The Legal Corner by Sam A. Moak: Texas is a Buyer Beware State Part 2

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The information in this column is not intended as legal advice but to provide a general understanding of the law.  Any readers with a legal problem, including those whose questions are addressed here, should consult an attorney for advice on their particular circumstances.

Last week I started my review of the typical Texas Real Estate Commission (TREC) earnest money contract form for a one to four family residence.  It and other TREC forms may be found at  In last week’s column, I reviewed Sections 1 through 12 and explained the earnest money contract is necessary to set the terms of the transaction.  This week I will review the final sections of the TREC form.

Section 13 addresses how the taxes for the current year, interest, maintenance fees, assessments, dues and rents will be prorated.  Although it is negotiable, typically the seller is responsible for the taxes for the portion of the year he has owned the property and the buyer for the remainder.

Section 14 outlines what is to occur in the event any portion of the property is damaged or destroyed by fire or other casualty after the contract is signed.  

Section 15 deals with default,  specifically, what each party is responsible for and their remedies, in the event either fails to comply with the contract.

The State of Texas encourages the resolution of disputes through alternative dispute resolution procedures (i.e., outside the courthouse).  Section 16 states whether the parties to the contract will agree to mediation or not.

Section 17 simply states that the prevailing party in any lawsuit related to the contract is entitled to recover their attorney fees.  

Section 18 details the escrow agent’s duties and responsibilities.  This section also explains the escrow agent’s responsibilities regarding the release of earnest money in the event the deal falls through.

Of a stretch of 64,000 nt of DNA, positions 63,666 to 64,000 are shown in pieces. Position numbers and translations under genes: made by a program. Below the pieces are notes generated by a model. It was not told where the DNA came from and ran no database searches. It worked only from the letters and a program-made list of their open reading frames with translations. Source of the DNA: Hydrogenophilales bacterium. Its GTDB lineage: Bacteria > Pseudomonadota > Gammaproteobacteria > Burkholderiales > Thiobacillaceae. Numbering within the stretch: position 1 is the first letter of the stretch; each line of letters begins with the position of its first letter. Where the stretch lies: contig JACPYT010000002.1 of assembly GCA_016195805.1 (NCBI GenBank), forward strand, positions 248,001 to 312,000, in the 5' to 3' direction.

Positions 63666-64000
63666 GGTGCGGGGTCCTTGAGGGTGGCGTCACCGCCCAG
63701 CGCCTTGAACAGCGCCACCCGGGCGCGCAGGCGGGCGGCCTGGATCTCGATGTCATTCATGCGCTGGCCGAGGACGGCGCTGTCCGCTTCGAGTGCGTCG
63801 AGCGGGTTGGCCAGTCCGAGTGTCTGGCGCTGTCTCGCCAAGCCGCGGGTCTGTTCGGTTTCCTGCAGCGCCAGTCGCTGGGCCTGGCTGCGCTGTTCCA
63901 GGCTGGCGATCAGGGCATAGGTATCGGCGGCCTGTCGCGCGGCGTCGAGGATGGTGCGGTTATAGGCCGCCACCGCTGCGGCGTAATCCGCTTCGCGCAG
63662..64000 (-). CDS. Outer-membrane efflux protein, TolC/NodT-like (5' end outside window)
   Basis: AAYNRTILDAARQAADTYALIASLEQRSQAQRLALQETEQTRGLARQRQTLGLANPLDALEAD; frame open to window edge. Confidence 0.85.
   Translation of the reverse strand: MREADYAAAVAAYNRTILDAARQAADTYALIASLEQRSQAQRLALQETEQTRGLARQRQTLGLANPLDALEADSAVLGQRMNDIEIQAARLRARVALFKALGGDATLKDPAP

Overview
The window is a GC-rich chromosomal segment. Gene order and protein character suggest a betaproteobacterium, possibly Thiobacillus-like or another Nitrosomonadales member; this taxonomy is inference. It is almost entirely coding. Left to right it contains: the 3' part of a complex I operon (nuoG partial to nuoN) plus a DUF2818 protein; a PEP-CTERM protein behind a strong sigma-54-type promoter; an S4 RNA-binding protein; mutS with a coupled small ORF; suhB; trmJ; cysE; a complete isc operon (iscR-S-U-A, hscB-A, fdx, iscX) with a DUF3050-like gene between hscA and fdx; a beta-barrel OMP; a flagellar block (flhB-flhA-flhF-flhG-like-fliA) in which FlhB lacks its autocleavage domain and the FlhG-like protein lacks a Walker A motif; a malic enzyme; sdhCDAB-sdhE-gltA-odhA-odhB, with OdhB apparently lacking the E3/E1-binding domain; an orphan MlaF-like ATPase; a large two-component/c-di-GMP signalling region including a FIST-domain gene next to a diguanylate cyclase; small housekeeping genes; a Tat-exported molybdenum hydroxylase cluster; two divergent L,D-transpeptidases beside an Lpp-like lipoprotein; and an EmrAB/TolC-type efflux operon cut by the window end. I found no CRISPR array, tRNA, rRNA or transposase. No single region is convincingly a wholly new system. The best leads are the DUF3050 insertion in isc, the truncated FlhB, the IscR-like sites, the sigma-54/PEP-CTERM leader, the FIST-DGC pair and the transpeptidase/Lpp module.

Section 19 states that the seller represents there will be no liens, assessments or security interests against the property on the date of closing, other than those the buyer has agreed to assume.

Section 20 deals with the Federal Tax requirements if the seller is not a U.S. citizen.

Section 21 states the addresses to which notices relating to the contract are to be sent.

Section 22 states that the contract contains the entire agreement of the parties and cannot be changed without their written consent.  It also lists the addenda which are attached as a part of the contract.  The addenda describe in greater detail the terms and conditions pertinent to the agreement or the property.  Some of the more common addenda are:  Seller Financing Addendum, Third Party Financing Addendum, and/or Loan Assumption Addendum; Seller’s Disclosure of Property Condition; Lead Base Paint Addendum; and, Subdivision Information Addendum. 

Finally, Section 23 states that you should consult an attorney before signing and that real estate licensees cannot give legal advice and warns you read the contract carefully.   BEFORE you sign the contract is the time to meet with an attorney.  They can review the document, explain the sections and should advise you on the importance of inspections and reviewing any deed restrictions. 

When selling or buying property you should make sure your agreement is in writing.  If you utilize one of the many TREC forms and do not understand the contract, or any portion of the contract, again, you should consult your attorney BEFORE signing.  The problem I have with “forms” is that often people get sloppy and do not pay attention to detail or they gloss over the form language and just fill in the empty blanks.  Many mistakes are made due to this and once the contract is signed will be too late to correct them. 

Sam A. Moak is an attorney with the Huntsville law firm of Moak & Moak, P.C.  He is licensed to practice in all fields of law by the Supreme Court of Texas, is a Member of the State Bar College, and is a member of the Real Estate, Probate and Trust Law Section of the State Bar of Texas.